4. 4. GC-MS GC El mass spectrometer Data Acquisition and Analysis Computer <ul><ul><li>The HP 5972 is an electron ionization mass spectrometer that can detect one ng or less of sample </li></ul></ul>
  5. 5. Mass Spectrometry Sample eluting from GC Pressure changes to ~10- 5 torr (1 ng/M sensitivity) Electron Impact (EI ) source: W filament sends electron beams that ionize molecules (M --> M + ) High Voltage Quadrapule rod The molecules are separated according to their mass to charge (m/Z) ratio. Detector. Counts the ions as they elute by m/z. Electron multipier amplifies it To data systems
  6. 6. Mass Spectrometry <ul><li>Mass spectroscopy is a very powerful technique that can detect upto a nano gram (even femtograms) of sample </li></ul><ul><li>The injected sample is first vaporized and an interface depresses the pressure to ~10 5 torr </li></ul><ul><li>70 electron volt or more powerful beams ionize the molecules </li></ul><ul><li>They are then sorted by mass/charge </li></ul>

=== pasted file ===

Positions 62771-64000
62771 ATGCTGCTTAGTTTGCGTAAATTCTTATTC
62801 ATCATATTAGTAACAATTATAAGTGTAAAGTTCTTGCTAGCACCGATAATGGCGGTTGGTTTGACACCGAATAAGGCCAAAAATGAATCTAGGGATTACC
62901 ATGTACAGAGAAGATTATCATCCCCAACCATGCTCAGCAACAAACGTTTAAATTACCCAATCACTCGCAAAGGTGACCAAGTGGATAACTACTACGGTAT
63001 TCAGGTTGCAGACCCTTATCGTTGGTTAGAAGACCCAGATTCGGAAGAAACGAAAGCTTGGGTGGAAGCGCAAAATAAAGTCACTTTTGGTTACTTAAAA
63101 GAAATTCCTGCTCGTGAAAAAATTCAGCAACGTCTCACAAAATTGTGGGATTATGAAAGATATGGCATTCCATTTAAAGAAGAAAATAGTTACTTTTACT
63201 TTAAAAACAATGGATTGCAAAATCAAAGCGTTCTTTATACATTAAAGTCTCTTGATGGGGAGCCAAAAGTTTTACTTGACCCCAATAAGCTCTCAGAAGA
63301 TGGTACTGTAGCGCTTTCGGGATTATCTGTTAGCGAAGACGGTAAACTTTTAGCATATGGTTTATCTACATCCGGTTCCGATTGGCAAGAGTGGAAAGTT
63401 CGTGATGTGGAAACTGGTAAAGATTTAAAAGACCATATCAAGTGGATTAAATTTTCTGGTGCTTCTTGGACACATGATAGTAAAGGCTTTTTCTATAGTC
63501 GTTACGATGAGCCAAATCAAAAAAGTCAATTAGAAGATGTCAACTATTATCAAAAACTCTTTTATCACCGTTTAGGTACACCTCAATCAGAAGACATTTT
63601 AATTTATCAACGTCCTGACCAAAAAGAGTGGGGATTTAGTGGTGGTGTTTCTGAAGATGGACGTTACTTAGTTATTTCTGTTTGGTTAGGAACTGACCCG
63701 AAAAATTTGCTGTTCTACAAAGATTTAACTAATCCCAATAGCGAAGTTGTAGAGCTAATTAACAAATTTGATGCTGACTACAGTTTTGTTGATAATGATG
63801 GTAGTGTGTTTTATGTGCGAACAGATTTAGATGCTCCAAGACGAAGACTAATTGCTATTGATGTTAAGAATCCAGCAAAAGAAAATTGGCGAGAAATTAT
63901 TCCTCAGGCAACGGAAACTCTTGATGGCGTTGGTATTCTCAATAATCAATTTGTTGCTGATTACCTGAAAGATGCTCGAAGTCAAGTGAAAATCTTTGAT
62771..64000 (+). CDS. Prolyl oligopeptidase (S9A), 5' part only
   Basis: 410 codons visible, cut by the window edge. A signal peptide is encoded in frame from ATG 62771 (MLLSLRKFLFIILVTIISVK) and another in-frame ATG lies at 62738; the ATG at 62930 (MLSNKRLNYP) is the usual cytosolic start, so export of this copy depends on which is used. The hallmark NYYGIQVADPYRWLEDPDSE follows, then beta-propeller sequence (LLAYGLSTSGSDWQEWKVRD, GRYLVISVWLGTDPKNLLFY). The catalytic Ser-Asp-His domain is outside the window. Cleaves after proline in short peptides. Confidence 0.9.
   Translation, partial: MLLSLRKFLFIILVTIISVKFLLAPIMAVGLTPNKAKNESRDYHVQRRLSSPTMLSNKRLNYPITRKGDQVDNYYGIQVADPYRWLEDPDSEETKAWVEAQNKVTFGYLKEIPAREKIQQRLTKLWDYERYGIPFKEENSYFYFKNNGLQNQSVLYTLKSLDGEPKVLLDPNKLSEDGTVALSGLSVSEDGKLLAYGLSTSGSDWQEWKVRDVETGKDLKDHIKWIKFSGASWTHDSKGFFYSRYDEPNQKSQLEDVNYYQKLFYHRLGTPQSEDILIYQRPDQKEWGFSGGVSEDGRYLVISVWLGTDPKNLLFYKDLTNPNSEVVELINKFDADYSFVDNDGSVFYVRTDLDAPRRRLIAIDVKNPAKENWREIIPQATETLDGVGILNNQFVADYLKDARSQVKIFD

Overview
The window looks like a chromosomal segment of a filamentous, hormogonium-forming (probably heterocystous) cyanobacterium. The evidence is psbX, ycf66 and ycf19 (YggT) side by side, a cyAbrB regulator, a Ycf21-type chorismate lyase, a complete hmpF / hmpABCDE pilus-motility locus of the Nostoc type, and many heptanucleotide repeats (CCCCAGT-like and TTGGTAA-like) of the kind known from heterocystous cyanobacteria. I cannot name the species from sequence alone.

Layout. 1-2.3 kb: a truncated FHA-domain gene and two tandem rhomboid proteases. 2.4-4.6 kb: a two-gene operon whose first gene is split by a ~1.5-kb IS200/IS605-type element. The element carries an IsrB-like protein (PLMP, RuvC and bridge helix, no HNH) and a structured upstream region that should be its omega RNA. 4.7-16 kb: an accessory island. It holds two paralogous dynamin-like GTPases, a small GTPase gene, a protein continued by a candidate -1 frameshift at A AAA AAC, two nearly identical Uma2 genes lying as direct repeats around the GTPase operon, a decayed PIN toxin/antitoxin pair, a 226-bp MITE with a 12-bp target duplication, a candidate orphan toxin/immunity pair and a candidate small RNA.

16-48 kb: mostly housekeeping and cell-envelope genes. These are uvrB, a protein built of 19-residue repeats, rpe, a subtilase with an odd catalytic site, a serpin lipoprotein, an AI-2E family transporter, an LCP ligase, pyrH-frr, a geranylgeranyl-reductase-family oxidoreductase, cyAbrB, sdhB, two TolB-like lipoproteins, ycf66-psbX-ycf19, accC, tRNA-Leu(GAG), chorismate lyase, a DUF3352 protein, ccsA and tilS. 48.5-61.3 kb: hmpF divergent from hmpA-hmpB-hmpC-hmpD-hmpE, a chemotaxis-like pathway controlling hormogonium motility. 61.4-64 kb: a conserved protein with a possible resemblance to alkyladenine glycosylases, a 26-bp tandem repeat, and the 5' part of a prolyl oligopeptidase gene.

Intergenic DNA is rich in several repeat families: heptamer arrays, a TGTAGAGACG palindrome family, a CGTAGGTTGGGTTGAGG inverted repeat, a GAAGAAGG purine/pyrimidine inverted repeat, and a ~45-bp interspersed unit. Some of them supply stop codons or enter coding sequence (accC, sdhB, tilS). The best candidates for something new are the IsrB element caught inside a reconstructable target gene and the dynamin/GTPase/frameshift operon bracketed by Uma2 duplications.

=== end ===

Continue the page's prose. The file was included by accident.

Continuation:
7. 7. Interpreting Mass Spectra <ul><li>M + e - -> M .+ + 2e - </li></ul><ul><li>The strongest peak is set to 100 on an intensity scale </li></ul><ul><li>m/z = m when z=1. The molecular ion peak gives the molecular weight of the sample </li></ul><ul><li>MS of organic compounds usually contain an [M+1] .+ peak that corresponds to the 13 C isotope </li></ul><ul><ul><li>The fragmentation pattern gives information of the framework and functional groups of the molecules. ex. 44 = CO 2 indicates acid or ester </li></ul></ul>
  8. 8. IR spectrometer for solids Sample Laser Path Mirrors